Donald Trump has finally broken his silence to explicitly denounce domestic violence amid allegations that a senior White House aide abused two ex-wives.
Chief of staff John Kelly, under fire for mishandling the matter, stayed largely out of sight, his future in doubt and the White House in tumult.
The chaos surrounding the departure of aide Rob Porter put a harsh spotlight on Mr Kelly, the retired general who was brought in last summer to instil military-like discipline in the free-wheeling West Wing.
Questions persisted about what and when he knew about the abuse allegations against Mr Porter, who resigned as staff secretary last week after the accusations became public.
This White House scandal erupted initially without the president’s involvement, but he fed the fury last week when he defended Mr Porter and questioned the #MeToo movement that sprang up in recent months to protest over the mistreatment of many women.
In Mr Trump’s first comments after Mr Porter resigned, he praised his former aide. Next, he appeared to cast doubt on the ex-wives’ allegations by tweeting: “Peoples lives are being shattered and destroyed by a mere allegation.”
Finally, on Wednesday, he said the words Democrats and Republicans alike had been listening for.
“I am totally opposed to domestic violence and everybody here knows that,” he told reporters in the Oval Office. “I am totally opposed to domestic violence of any kind. Everyone knows that, and it almost wouldn’t even have to be said. So now you hear it, but you all know it.”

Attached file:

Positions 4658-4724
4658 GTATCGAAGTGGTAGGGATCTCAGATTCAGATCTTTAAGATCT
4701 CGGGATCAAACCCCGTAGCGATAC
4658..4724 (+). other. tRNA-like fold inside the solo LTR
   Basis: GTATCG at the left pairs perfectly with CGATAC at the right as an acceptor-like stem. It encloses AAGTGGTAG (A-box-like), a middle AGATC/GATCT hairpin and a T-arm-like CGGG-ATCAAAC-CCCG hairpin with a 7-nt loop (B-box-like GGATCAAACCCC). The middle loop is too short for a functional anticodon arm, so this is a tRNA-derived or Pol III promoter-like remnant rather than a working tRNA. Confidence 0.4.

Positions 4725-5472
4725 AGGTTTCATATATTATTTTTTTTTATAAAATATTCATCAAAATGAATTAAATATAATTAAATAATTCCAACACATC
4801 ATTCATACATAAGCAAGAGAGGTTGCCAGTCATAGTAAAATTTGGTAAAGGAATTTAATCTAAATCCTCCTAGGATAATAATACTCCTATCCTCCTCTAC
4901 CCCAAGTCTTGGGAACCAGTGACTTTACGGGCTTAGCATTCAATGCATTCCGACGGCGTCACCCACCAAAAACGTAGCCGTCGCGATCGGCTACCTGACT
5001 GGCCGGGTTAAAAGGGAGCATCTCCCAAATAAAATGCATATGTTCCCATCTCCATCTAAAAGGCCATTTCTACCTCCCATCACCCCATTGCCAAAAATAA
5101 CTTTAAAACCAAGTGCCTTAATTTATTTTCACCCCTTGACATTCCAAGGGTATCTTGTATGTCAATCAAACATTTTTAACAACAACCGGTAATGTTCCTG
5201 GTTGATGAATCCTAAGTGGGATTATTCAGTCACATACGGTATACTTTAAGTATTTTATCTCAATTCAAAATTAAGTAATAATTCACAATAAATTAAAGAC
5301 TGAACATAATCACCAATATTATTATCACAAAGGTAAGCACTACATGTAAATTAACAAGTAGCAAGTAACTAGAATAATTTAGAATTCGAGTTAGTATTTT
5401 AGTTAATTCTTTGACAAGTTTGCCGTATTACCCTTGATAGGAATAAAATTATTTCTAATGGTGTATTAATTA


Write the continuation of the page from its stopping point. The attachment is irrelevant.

The denunciation of domestic violence was greeted with relief by some West Wing aides, but a sense of unease about Mr Kelly’s fate persisted.
That has eroded in a week as accounts about the handling of the Porter matter continue to shift and some aides come to believe Mr Kelly lied to save face and save his job.
Mr Trump has complained to confidants that Mr Kelly let the scandal spin out of control and that the constantly shifting narratives make the White House — and, by extension, Mr Trump himself — look amateurish and incompetent, according to a source.
The president has floated names of possible replacements for Mr Kelly, including National Economic Council head Gary Cohn, House majority leader Kevin McCarthy, budget director Mick Mulvaney and businessman and Republican heavyweight Wayne Berman.
Mr Kelly has indicated he would step aside if he lost the faith of the president, but he has not offered to resign, according to a White House official and an outside adviser.